Friday, October 17, 2008

Game three

Kramnik,V (2772) - Anand,V (2783) [D49]WCh Bonn GER (3), 17.10.2008

1.d4 d5 2.c4 c6 3.Nf3 Nf6 4.Nc3 e6 5.e3 Nbd7 6.Bd3 dxc4
The Meran v ariation. Both Kramnik and Anand have played this with both colours.
7.Bxc4 b5 8.Bd3

Kramnik chose 8.Be2 for the 4th playoff game against Topalov in their World Championship match. The result was an excellent victory and one that effectively earned him the title of Unified World Champion. the game continued 8. ... Bb7 9.0-0 Be7 10.e4 b4 11.e5 bxc3 12.exf6 Bxf6 13.bxc3 c5 14.dxc5 Nxc5 15.Bb5+ Kf8 16.Qxd8+ Rxd8 17.Ba3 Rc8 18.Nd4 Be7 19.Rfd1 a6 20.Bf1 Na4 21.Rab1 Be4 22.Rb3 Bxa3 23.Rxa3 Nc5 24.Nb3 Ke7 25.Rd4 Bg6 26.c4 Rc6 27.Nxc5 Rxc5 28.Rxa6 Rb8 29.Rd1 Rb2 30.Ra7+ Kf6 31.Ra1 Rf5 32.f3 Re5 33.Ra3 Rc2 34.Rb3 Ra5 35.a4 Ke7 36.Rb5 Ra7 37.a5 Kd6 38.a6 Kc7 39.c5 Rc3 40.Raa5 Rc1 41.Rb3 Kc6 42.Rb6+ Kc7 43.Kf2 Rc2+ 44.Ke3 Rxc5?? 45.Rb7+ 1-0 Kramnik,V-Topalov,V/Elista 2006
Their have been many master games played in this opening and theory has been well explored. 8....Bb7 is considered a somewhat safer move. 8...Bb7 9.0-0 a6 10.e4 c5 11.d5 c4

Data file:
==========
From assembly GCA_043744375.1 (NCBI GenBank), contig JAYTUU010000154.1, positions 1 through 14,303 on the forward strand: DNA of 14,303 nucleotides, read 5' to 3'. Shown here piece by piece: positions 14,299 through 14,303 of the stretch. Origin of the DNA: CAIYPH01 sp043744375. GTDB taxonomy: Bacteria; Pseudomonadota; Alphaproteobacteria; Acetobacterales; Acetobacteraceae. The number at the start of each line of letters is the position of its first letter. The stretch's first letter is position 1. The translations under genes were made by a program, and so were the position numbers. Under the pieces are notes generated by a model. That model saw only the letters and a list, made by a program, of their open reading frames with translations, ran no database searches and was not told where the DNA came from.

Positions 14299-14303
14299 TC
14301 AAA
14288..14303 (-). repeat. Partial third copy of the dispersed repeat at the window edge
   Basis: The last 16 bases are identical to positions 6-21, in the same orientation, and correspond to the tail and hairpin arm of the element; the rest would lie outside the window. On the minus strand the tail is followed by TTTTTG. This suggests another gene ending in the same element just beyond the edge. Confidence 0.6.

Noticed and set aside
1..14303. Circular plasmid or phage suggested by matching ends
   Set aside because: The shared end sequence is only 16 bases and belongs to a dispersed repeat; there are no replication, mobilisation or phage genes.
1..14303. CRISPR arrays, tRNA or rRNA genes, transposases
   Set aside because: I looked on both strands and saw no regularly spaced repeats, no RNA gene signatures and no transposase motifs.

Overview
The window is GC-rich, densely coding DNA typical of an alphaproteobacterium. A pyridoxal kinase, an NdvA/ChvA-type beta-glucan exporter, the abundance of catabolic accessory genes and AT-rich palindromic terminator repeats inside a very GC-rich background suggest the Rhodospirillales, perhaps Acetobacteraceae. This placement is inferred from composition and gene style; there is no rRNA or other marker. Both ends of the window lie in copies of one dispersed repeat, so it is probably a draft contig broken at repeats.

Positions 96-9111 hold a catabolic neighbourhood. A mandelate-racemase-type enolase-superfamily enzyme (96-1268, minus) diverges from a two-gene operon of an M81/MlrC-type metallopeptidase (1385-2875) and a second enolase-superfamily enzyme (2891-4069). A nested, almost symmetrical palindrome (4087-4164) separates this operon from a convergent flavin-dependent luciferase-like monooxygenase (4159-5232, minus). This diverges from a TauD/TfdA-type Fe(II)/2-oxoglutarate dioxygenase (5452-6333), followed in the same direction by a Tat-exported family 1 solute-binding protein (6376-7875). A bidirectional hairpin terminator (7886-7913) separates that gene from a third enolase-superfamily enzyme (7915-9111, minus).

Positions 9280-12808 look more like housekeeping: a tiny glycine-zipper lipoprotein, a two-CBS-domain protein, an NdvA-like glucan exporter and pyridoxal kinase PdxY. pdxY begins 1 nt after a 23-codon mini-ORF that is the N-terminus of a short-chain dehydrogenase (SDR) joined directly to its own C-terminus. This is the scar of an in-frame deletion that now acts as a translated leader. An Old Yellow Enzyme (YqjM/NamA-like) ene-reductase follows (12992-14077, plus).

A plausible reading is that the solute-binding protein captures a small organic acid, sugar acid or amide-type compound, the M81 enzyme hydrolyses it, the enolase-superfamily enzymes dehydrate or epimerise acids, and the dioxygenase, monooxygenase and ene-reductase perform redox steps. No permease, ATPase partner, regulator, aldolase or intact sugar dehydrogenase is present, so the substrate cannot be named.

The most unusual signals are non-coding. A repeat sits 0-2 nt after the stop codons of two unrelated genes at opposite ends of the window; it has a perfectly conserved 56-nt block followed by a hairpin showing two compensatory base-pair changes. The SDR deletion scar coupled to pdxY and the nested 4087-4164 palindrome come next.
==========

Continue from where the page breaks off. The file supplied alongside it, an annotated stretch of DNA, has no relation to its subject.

(11...Qc7 12.Qe2 c4 13.Bc2 Bd6 14.dxe6 fxe6 15.Nd4 Nc5 16.f4 e5 17.Nf5 0-0 18.Nxd6 Qxd6 19.fxe5 Qxe5 20.Rf5 Qc7 21.a4 Nd3 22.Bxd3 cxd3 23.Qxd3 Ng4 24.Qg3 Qb6+ 25.Kf1 Bxe4 26.Rf4 Bd3+ 27.Ne2 Rae8 28.Rxf8+ Rxf8+ 29.Ke1 Bxe2 30.Kxe2 Qe6+ 31.Be3 Qc4+ 32.Kd2 Nf6 0-1 Goldenberg,I-Chandler,M/Sydney 2007 )
12.Bc2 Qc7 13.dxe6 fxe6 14.Nd4 Nc5 15.Be3 e5 16.Nf5 g6 17.Nh6 Bg7 18.Qf3 Ne6 19.Qh3 Bc8 20.Qh4 Qe7 21.Rfe1 Nd5 22.Qxe7+ Nxe7 23.Nd5 Bb7 24.Ng4 Nd4 25.Bd1 Nxd5 26.exd5 0-0-0 27.Bg5 Rxd5 28.b3 c3 29.Ne3 Rc5 30.Rc1 Rc7 31.b4 Kb8 32.h3 h6 33.Bh4 Nf5 34.Nxf5 gxf5 35.Bc2 Rc4 36.Be7 e4 37.Bb3 Rd4 38.Bc5 Rd3 39.Be6 Bc8 40.Bb3 Re8 41.Bf7 Re5 42.Be3 Re7 43.Bg6 Be6 44.h4 Bxa2 45.Bxf5 Bd5 46.Bc5 Re8 47.f3 Kb7 48.fxe4 Bc6 49.Kf2 Rd2+ 50.Ke3 Be5 51.Kf3 Red8 52.Re3 Rg8 53.g4 Rh2 54.h5 Rd8 55.g5 Rxh5 56.Be7 Re8 57.Kg4 Rh2 58.Bf6 Rg2+ 59.Kh3 Rh2+ 60.Kg4 Rg2+ 61.Kh3 game drawn- Morozevich,A-Anand,V/Mexico City 2007/
9.e4 c5 10.e5 cxd4 11.Nxb5 axb5
11...Nxe5 12.Nxe5 axb5 13.Bxb5+ Bd7 14.Nxd7 Qa5+ 15.Bd2 Qxb5 16.Nxf8 Rxf8 17.a4 Qc4 18.b3 Qd3 19.Qf3 Qe4+ 20.Qxe4 Nxe4 21.b4 Ke7 22.f3 Nc3 23.Bxc3 dxc3 24.Ke2 Rfd8 25.Rhd1 c2 26.Rdc1 Rd4 27.Rxc2 Rxb4 28.a5 -game drawn Kramnik,V-Kasparov,G/Wijk aan Zee 1999/
12.exf6 gxf6 13.0-0

White could possible take the pawn at d4 instead of 13.0-0 but it is extremely dangerous. 13...Qb6 14.Qe2
14.Be4 Bb7 15.Bxb7 Qxb7 16.Nxd4 Rg8 17.f3 Ne5 18.Qe2 Bc5 19.Be3 Rd8 20.Rad1 Nc4 21.Bf2 Qb6 22.b3 Bxd4 23.bxc4 bxc4 24.Rc1 Bxf2+ 25.Rxf2 Rg5 26.Qxc4 Rgd5 27.Qc6+ Qxc6 28.Rxc6 Rd1+ 29.Rf1 R1d2 30.Rf2 Rd1+ - Kamsky,G-Kramnik,V/Linares 1994/
The "Team Anand" novelty. The main moves in this position are
14...b4 15.Rd1 Bc5?! 16.a4 bxa3 17.bxa3 Bb7 18.Be4 Ba6 19.Qe1 Rd8 20.Bd2 Qd6 21.Ba5 Rb8 22.Bb4 d3 23.Qc3 Ke7 24.Qd4 Bxd4 25.Bxd6+ Kxd6 26.Nxd4 Nc5 27.Bf3 Rhc8 28.Rac1 Na4 29.h3 Nc3 30.Rd2 Ke5 31.Nc6+ Rxc6 32.Bxc6 Ne2+ 33.Rxe2+ dxe2 34.Bf3 Kd4 35.Re1 Rb2 36.Bh5 Kd3 37.f4 Ke3 38.Bxf7 Bd3 0-1 Lautier,J-Acs,P/Plovdiv 2003/;